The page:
As global hunger rises as a result of the coronavirus epidemic, the UN’s agricultural funding agency announced on Tuesday that it is partnering with public development banks to alter food systems.
In a statement, Gilbert Houngbo, the chairman of the Rome-based International Fund for Agricultural Development (IFAD), said, “This could be a game-changer”.
He stated that revolutionizing the system to help the world’s most disadvantaged people will require significant investments, possibly as much as $350 billion each year over the next decade, according to some estimates.
The initiative’s goal, according to Houngbo, was to promote sustainable agriculture, encourage fair pay, and ensure universal access to food ahead of the UN meeting in September in New York.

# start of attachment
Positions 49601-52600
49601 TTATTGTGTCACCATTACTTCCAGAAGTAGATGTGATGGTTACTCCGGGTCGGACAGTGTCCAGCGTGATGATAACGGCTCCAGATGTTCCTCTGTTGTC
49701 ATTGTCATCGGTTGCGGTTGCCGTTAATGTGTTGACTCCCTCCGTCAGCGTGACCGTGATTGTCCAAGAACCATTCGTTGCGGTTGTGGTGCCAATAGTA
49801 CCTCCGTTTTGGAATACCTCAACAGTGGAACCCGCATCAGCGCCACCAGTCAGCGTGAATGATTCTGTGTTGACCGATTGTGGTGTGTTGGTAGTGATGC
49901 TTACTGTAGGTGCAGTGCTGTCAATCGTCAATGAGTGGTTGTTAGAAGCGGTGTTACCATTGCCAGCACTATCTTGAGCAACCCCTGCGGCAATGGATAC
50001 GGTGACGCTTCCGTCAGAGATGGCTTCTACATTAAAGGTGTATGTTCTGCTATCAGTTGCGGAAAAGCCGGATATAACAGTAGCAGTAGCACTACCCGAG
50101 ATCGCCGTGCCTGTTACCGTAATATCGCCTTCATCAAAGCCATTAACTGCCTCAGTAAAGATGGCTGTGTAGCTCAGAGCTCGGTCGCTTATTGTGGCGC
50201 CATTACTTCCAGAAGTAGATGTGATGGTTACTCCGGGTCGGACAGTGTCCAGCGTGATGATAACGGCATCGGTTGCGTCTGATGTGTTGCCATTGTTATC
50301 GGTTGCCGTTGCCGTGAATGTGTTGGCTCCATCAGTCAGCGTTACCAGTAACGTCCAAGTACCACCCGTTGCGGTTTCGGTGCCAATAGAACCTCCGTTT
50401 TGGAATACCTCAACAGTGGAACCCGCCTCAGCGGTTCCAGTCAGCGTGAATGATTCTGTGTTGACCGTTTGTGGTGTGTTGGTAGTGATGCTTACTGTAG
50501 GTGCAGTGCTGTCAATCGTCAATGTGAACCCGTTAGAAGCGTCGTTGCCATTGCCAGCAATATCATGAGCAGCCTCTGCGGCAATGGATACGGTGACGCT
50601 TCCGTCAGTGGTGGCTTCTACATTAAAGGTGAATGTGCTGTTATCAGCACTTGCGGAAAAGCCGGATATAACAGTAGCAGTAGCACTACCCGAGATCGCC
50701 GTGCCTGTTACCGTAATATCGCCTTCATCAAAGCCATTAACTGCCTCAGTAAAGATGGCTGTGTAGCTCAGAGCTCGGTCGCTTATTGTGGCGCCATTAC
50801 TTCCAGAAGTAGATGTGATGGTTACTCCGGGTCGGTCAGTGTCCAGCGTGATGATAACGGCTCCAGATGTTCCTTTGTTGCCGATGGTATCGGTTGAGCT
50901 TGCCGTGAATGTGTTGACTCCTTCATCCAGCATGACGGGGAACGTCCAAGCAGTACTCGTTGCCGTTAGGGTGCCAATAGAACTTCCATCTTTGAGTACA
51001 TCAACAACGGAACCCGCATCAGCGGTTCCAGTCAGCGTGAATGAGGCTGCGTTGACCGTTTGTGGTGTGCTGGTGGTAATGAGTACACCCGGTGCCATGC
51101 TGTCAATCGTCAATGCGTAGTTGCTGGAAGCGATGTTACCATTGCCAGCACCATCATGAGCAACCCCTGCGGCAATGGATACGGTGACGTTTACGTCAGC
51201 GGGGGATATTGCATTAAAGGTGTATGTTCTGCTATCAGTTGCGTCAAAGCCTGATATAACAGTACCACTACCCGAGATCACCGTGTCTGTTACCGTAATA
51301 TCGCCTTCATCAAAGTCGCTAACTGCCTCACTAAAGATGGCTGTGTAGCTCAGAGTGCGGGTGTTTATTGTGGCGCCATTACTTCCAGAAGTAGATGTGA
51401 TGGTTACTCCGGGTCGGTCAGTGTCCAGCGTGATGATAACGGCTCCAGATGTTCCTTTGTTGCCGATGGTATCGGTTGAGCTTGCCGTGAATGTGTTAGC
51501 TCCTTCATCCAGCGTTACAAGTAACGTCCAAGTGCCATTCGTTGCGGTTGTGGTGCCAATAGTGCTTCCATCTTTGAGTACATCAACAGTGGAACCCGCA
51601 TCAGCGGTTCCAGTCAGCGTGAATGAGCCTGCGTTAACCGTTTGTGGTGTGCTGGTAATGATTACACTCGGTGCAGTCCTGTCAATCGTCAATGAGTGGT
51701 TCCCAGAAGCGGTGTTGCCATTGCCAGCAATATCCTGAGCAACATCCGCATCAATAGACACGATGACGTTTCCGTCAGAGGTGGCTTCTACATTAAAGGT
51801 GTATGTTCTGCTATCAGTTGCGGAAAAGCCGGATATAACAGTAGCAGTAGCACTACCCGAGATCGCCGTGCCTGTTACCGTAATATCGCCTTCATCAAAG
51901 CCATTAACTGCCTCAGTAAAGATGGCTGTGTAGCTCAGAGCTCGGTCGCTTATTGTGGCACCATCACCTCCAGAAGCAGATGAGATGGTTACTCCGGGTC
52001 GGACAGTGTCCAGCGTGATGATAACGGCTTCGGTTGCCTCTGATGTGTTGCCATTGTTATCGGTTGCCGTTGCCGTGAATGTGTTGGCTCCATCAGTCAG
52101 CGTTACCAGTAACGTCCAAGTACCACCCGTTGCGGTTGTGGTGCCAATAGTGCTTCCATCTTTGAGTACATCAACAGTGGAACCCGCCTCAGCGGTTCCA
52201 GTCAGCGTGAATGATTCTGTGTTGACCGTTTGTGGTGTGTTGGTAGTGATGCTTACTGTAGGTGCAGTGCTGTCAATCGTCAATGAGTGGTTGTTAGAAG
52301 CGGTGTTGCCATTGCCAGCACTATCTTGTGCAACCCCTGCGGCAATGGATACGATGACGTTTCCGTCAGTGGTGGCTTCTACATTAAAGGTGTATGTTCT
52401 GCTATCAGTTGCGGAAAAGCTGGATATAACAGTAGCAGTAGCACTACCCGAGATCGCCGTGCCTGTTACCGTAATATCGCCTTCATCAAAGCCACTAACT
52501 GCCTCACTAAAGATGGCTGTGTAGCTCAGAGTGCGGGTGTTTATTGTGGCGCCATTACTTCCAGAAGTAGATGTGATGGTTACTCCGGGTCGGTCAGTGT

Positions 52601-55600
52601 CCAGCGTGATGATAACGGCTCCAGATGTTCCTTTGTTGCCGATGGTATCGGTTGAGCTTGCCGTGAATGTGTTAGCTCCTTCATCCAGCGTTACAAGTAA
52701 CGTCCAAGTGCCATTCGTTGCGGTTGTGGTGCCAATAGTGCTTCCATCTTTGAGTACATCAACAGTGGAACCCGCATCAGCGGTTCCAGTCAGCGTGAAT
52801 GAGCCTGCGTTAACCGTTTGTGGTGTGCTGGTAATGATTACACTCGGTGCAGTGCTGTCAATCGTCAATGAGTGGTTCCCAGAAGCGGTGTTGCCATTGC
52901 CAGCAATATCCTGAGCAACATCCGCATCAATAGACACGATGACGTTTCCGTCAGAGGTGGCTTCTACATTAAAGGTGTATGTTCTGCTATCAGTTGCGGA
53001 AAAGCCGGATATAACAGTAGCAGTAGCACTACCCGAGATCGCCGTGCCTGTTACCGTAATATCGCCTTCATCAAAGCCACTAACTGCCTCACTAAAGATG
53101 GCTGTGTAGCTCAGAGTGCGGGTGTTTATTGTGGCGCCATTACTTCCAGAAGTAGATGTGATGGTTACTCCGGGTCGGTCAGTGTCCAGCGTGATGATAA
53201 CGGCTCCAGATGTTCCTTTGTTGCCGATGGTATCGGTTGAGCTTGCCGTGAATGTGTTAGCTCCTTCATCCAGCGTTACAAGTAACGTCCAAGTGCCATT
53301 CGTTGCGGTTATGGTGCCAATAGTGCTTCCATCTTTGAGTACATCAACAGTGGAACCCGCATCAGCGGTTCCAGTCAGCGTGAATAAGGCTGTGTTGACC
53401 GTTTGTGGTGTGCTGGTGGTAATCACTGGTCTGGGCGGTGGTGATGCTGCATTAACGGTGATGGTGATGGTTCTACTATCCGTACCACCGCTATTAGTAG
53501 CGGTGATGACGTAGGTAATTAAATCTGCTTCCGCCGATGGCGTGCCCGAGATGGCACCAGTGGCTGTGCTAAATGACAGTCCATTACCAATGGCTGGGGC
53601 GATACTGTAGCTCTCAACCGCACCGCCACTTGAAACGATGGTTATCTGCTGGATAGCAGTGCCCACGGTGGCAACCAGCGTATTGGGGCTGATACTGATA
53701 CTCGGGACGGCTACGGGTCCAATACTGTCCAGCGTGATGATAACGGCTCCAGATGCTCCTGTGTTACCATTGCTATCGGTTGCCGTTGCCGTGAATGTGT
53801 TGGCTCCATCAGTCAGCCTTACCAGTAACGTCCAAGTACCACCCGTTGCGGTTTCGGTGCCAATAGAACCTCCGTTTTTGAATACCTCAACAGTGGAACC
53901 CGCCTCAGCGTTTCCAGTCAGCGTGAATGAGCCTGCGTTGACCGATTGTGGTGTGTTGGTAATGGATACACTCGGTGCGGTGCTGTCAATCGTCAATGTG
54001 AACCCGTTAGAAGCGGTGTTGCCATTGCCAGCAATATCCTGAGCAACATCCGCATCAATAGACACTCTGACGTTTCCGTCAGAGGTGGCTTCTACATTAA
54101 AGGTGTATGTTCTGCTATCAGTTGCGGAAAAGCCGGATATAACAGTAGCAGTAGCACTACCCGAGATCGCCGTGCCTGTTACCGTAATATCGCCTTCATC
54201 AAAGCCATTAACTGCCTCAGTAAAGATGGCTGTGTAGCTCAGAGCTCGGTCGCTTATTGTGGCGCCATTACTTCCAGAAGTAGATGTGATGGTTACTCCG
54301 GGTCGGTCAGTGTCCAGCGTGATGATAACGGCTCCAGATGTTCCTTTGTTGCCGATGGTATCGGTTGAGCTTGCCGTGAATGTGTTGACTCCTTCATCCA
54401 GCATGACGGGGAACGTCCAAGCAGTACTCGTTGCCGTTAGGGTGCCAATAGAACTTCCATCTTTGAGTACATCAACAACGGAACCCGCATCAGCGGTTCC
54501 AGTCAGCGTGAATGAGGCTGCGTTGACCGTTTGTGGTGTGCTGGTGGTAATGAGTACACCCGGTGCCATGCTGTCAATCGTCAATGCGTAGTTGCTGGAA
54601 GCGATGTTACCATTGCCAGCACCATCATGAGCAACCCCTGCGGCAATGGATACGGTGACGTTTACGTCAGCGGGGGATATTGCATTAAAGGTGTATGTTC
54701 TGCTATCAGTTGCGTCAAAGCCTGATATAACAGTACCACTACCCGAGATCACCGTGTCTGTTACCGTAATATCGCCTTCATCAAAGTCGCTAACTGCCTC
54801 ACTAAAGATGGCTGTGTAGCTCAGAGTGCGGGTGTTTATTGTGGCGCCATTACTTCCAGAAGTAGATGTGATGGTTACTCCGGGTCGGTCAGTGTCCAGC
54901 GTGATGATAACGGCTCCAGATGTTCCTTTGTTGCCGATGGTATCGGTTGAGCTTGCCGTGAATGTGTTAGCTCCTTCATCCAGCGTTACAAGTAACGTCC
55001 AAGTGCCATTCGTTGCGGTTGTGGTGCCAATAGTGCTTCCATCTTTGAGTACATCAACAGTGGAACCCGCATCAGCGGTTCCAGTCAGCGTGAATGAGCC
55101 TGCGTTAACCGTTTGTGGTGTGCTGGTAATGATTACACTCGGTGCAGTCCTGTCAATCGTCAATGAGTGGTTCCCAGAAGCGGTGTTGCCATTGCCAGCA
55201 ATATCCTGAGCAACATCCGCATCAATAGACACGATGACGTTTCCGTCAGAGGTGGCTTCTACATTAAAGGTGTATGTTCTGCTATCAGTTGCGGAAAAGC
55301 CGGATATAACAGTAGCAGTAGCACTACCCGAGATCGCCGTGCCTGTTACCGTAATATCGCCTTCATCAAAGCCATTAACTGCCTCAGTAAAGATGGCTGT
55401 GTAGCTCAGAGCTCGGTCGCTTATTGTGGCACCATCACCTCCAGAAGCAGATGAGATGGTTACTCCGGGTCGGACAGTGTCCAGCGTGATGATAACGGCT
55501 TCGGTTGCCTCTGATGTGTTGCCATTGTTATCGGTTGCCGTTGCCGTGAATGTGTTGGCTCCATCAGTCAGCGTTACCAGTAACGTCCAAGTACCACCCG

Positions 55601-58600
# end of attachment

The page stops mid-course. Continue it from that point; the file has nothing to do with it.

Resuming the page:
The alliance will include “research institutes, the private sector, and civil society,” according to IFAD and its partners, the French development bank (AFD), and Italy’s Cassa Depositi e Prestiti (CDP).
They will be urged to encourage PDBs to increase their funding for social and environmental investments, as well as to support rural small-scale producers in some of the world’s poorest countries.
The UN recently stated that the aim of eliminating hunger and malnutrition in the globe by 2030 was looking out of reach even before the epidemic and that the coronavirus had significantly worsened the situation.
According to the Globe Food Programme, there are currently over 810 million chronically hungry people in the world, up from 690 million in 2019.